1. The feasibility study will start with a literature overview of the domain in which this Digital Twin will be developed. Emerging from this literature study are research gaps and questions to be included in a proposal for a full project. The literature study will focus on what information is currently available. This includes a list of fruit, vegetable and flower quality decay models that are candidates to be included in the mathematical shelf-life concept. Furthermore, an overview of supply chain decisions will be compiled that are suitable for the quality-controlled logistics approach we propose. Finally, we will focus on published case studies involving sensor data and climate control, focusing on the application of CFD computation advances to model climate conditions during storage and transport.
2. Dialogue meetings will be organized, focusing on i) idea generation, ii) inventory of methodological issues and iii) discussion in inclusiveness issues. Depending on the research questions that emerge, other science groups (e.g. Information Technology Group, Geo Information Science, Consumer Sciences) will be invited to discuss the proposed setup of the digital twin focusing on what data is available/needed and what resolution suffices to improve supply chain decisions. We will discuss and challenge the proposed digital twin, explore opportunities with an open eye to new sensor technologies, data management and visualization issues. We will define a set of requirements for developing the Digital Twin, i.e. expertise, infrastructure and data. In addition, we will identify missing knowledge gaps and will come up with a list of commercial stakeholders that will be contacted to participate in follow up meetings.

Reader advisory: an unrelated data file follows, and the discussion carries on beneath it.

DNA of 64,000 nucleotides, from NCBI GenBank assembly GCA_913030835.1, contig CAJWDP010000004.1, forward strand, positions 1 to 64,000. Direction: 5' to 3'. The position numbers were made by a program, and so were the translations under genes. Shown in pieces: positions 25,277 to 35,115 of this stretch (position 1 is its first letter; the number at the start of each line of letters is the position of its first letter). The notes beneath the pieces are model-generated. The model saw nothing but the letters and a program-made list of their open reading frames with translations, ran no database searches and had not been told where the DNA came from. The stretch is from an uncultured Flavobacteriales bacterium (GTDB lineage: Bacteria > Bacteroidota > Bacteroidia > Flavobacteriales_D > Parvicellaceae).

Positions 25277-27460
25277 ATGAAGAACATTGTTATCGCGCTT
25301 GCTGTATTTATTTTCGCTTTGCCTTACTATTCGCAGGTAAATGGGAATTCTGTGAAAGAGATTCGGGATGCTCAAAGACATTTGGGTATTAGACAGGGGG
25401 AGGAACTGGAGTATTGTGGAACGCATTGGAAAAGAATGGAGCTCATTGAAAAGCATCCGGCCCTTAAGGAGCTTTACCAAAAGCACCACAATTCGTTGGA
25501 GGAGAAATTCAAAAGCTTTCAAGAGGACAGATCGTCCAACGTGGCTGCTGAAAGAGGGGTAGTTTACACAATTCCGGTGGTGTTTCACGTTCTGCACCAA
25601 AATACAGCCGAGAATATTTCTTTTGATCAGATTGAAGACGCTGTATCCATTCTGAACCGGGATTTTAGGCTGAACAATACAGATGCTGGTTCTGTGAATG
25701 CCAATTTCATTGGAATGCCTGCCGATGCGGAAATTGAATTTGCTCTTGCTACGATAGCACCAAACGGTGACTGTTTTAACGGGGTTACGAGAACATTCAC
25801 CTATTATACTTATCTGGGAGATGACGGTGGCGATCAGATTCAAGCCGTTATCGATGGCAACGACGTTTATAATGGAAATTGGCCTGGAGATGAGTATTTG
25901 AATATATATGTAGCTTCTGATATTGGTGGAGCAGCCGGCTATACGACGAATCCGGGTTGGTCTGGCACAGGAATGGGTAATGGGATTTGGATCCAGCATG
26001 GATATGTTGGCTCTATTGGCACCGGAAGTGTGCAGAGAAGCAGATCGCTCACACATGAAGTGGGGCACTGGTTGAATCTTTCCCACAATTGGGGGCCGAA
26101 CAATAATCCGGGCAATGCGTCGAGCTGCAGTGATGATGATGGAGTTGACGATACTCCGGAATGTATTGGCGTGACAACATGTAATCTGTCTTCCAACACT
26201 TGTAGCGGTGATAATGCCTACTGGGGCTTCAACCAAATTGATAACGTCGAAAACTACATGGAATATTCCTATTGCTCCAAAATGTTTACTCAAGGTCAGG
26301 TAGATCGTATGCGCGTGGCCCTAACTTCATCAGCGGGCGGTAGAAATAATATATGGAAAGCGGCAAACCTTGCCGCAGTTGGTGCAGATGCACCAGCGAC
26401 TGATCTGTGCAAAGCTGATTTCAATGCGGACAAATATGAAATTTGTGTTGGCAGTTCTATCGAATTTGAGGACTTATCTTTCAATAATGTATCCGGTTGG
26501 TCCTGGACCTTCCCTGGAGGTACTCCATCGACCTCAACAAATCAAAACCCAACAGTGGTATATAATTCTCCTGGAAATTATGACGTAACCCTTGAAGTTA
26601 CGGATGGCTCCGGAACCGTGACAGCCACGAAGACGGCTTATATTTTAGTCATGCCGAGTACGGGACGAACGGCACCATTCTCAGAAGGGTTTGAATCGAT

3. Based on first two steps we will initiate the technical design of the Digital Twin, make choices on which quality decay models to include, aiming for one fruit, one vegetable and one flower decay model, including candidate sensor requirements and the demands that need to be for filled with regards to visualization software. The technical design will focus on the intervention infrastructure (changes in logistics, incorporation of (new) sensor data and data management) needed for a successful implementation. Together with the methodology and inclusiveness platforms we will identify opportunities and possible issues. This part of the feasibility study will be finalized with a SWOT analysis that will be shared and discussed with the stakeholders.
4. The feasibility of applying for a Flagship proposal will be discussed within the science groups including those that were identified in step 2. We will analyze the potential for synergy between WR and WU and between different science groups. We will analyze the potential impact impact of the Flagship proposal, both scientifically (quality decay models, interventions to create quality-controlled logistics, sensor technology, data management) and societally (increasing fresh chain efficiency, decreasing food waste, reduced carbon footprint, lower costs, higher profits, and consumer health). Potential business models regarding the cooperation with industry stakeholders will be identified and discussed. The setup of the Flagship proposal will be shared with selected stakeholders to gain interest and probe for, and possibly secure, additional funding.
5. All data gathered in the previous steps will be part of the feasibility study report, including the decision whether to apply for a Flagship proposal.
|Effective start/end date||1/01/19 → 31/12/19|